In today’s world, our diets are often filled with fats and sugars. Our old instinct to crave high-calorie foods, which once helped us survive, now leads to health-damaging side effects.
To counter this, food content creators on social media have tried to promote healthy eating and healthy eating content.
But here’s the kicker – this content doesn’t get a lot of engagement. Instead, posts that show unhealthy, high-calorie foods get more likes, shares, and comments. This popularity of junk food online may prompt content creators and algorithms to show more of it, tilting our view of “normal” eating habits towards unhealthy choices. In the long term, this could fuel the obesity epidemic.
So the challenge is clear: how do you make healthy foods as click-worthy as their unhealthy counterparts?
In a recent article published in the european journal of marketing, we wanted to see if we could change people’s natural tendency to avoid healthy foods. How? By changing their way of thinking. Could getting people to think more carefully before seeing posts about food inspire them to engage more with healthy food on social media?
Social media food marketing
Social media has become a billboard for food advertising. Food companies are everywhere online, but they usually focus on high-calorie products. They make these foods fun and shareable, although many of us had better see healthier options.
This disconnect between what food companies promote and what is good for consumers is glaring. Posts containing unhealthy foods receive more love and are remembered, viewed, and shared more than posts containing healthier foods.
This online popularity of junk food can then shape our ideas of what is “normal” to eat and can influence our eating habits, especially in groups easily influenced by peers. So if we can figure out why this is happening, we could use that knowledge to make healthy food shine on social media.
Why we love junk food: an evolving tale
Our brains have been hardwired over millennia to not only crave high-calorie foods, but also to feel good just by seeing such foods — it’s a survival trick from our past.
Today, that means we naturally feel good and excited when we see high-calorie foods. That same excitement just doesn’t occur when exposed to low-calorie alternatives, which we often consider less tasty, less enjoyable, and probably not filling.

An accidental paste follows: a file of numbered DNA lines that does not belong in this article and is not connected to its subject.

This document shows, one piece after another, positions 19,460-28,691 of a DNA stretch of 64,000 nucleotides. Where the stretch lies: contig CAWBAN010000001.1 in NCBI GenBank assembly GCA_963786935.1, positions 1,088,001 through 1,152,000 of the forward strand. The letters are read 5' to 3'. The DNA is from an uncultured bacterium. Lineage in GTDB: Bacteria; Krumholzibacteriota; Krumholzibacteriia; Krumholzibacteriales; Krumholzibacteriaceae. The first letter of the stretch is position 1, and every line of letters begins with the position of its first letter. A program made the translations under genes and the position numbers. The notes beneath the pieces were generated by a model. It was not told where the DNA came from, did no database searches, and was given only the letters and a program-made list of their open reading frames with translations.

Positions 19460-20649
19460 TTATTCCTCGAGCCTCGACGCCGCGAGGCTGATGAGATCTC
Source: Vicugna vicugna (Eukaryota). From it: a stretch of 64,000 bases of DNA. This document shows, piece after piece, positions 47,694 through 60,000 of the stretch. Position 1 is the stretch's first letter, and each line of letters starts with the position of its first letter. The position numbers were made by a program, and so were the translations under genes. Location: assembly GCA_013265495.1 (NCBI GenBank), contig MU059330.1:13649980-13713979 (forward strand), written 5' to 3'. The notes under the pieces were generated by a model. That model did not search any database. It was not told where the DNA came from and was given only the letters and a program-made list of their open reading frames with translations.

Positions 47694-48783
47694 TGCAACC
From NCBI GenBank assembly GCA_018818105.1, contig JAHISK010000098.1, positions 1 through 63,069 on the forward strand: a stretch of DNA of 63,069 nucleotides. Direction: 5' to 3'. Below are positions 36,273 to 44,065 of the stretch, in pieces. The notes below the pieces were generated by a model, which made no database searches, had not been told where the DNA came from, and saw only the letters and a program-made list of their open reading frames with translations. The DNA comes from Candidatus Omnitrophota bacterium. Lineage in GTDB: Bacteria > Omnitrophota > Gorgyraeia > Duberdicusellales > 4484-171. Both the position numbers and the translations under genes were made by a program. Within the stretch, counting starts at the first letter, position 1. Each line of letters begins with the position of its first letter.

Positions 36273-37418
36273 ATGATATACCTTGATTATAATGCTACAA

What if we could change our minds to avoid the biased decisions we make when we rely on our feelings? The idea of using a more reflective mindset is a strategy that has proven effective on other eating habits.
The potential here is huge: Thinking more thoughtfully and analytically could reduce our tendency to rely more on our feelings to make decisions, which can make healthier, lower-calorie foods more appealing, leading to more likes and sharing on social networks.
In our research, we looked at how people react to social media content about food. We found that people are generally less interested in posts about healthier, lower calorie foods, which has been shown in previous studies.
We used videos from Tasty, a popular food network, for our experiment.
In our experiment, viewers were more likely to engage with a video about how to make a burger than with a salad. But when people take the time to think about the foods they actually eat, they can appreciate the benefits of low-calorie foods, potentially leading them to choose healthier options.
Actions for healthier social media
As previous research has shown, people are naturally drawn to social media posts of unhealthy foods, leaving healthier options in the dust. The more engagement these high-calorie posts get, the more similar content floods our feeds, creating a cycle that can potentially negatively affect our actual eating habits.
But there is hope! As our current work demonstrates, there are many ways to steer the mindset toward healthier choices. Think disclaimers, health star ratings, or even color-coded nudges.
Short mindfulness exercises from programs like Noom or WeightWatchers can also help us pause and think before we eat.
Our research can inspire dietitians, health advocates, policy makers and content creators to use this magical mindset when designing their products, services or social media posts. This could lead to greater engagement with healthier food content on social media, making those messages travel healthier.
Ethan Pancer, Associate Professor of Marketing, St. Mary’s University; Matthew Philp, Assistant Professor, Marketing, Metropolitan University of Torontoand Theo Noseworthy, Professor of Marketing, York University, Canada
This article is republished from The Conversation under a Creative Commons license. Read the original article.